he simple moving average is the most commonly used type of moving averages, which can be partly because of its elementary method of calculation.
Simple moving averages (SMAs) are calculated by adding the prices for the period you have selected and divided the sum by the number of periods.
Guess what? The trading software will automatically do the calculations for you, as alwayss.
But don’t be lazy, we insist on teaching you how to calculate them by yourself.
This way you can edit and tweak the indicator, in order to create different strategies as the market environment changes.
How to calculate the Simple Moving Average (SMA)?
Let’s suppose that we want to calculate a 10 period simple average of a 1-hour chart, you should sum up all closing prices for the last 10 hours and then divide it by 10.
The formula looks like this:
Simple moving average = (sum of price values for N periods) / N.
You can do the same thing on a 30-minute chart.
Add up the closing prices of the last 300 minutes(300=10×30, if we use the same 10 periods SMA) and then divide that number by 10.
It is important to know that the moving averages operate with a delay.
Because you are taking the averages of past price history, you are really only seeing the general path of the recent past and the general direction of “future” short-term price action.
Below you will see an example of how moving averages smooth out the price action:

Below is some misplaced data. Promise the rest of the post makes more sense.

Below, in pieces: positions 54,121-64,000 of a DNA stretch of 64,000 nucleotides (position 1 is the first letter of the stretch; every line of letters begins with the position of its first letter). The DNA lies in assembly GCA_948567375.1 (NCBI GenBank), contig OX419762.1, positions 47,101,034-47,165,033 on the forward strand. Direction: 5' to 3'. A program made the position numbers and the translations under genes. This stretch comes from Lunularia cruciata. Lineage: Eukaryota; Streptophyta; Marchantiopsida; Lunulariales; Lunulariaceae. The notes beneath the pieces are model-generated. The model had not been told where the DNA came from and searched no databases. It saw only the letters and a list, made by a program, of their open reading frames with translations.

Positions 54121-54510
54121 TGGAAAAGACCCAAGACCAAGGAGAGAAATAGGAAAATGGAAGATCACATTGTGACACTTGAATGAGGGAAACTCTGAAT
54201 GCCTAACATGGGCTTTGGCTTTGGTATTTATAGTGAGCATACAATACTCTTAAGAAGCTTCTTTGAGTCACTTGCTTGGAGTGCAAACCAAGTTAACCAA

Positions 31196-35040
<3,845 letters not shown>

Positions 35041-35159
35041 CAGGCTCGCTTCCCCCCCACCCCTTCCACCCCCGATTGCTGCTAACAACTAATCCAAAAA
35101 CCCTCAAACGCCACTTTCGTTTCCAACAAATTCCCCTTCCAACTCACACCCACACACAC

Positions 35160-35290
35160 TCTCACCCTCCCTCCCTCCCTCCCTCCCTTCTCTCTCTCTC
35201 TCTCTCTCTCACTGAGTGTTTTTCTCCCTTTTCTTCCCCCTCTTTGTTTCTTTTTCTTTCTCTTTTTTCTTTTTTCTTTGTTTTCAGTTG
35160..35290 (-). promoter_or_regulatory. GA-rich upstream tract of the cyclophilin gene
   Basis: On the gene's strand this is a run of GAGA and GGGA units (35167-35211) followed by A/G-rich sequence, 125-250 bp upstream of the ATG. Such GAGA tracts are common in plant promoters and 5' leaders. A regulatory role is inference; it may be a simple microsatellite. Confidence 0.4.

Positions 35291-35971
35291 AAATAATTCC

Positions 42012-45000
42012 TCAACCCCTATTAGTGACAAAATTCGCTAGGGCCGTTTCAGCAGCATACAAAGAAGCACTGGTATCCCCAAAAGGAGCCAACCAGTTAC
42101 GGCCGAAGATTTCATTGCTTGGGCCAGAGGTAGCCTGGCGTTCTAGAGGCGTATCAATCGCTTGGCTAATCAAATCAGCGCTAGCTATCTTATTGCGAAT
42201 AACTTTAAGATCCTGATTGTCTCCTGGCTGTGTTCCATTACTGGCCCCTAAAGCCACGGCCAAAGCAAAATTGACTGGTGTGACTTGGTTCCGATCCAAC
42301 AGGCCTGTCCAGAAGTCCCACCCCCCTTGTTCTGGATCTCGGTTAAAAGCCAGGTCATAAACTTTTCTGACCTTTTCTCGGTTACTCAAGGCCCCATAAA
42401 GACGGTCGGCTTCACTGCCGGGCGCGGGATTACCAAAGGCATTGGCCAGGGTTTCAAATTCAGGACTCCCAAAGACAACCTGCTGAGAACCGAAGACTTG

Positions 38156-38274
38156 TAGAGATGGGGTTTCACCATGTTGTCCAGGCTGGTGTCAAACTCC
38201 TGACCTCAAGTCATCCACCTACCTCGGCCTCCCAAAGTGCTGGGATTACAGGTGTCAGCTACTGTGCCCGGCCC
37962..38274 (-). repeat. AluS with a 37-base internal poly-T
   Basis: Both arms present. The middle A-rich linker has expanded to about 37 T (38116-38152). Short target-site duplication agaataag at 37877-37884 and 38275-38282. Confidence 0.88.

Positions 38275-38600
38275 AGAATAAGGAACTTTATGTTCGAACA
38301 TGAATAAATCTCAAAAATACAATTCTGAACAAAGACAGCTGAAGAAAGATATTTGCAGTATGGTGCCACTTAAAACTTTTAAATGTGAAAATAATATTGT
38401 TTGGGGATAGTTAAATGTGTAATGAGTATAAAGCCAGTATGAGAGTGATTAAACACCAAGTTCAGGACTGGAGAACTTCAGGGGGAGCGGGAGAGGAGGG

You can plot different SMAs on the same chart at the same time as we did above on our 1-hour chart of USD/CHF.
Look at the longer SMA period (62 SMA), its reaction to the price is the slowest of the three SMAs.
The reason is that the 62 SMA adds up the closing prices of the last 62 periods and divides it by 62. The longer the period is, the more it lags behind the price.
The longer your cat’s tail is, the slower the cat will be getting out of the room and closing the door.
The SMAs shows the overall market sentiment of your chosen period of time.
In our chart, the pair is trending up.
Only looking at the current price of the market won’t give you deep insights into its future direction.
If you want to gauge the general direction of the future price, you will use SMAs.
Like trend lines, the slope of moving averages reflects the strength of the current trend. In some cases, moving averages are perceived as automated trend lines.
A pair can be trending up, trending down, or just ranging.
The widespread practice is to use 3 types of simple averages – short-term (5-day), medium-term (20-day) and long-term (200-day). This way you can get a better idea of what is the tendency on the market.
SMAs’ biggest disadvantage is that they are predisposed to spikes.
This can lead us to the appearance of false signals.
We have a solution to this problem. Check it out in our next lesson!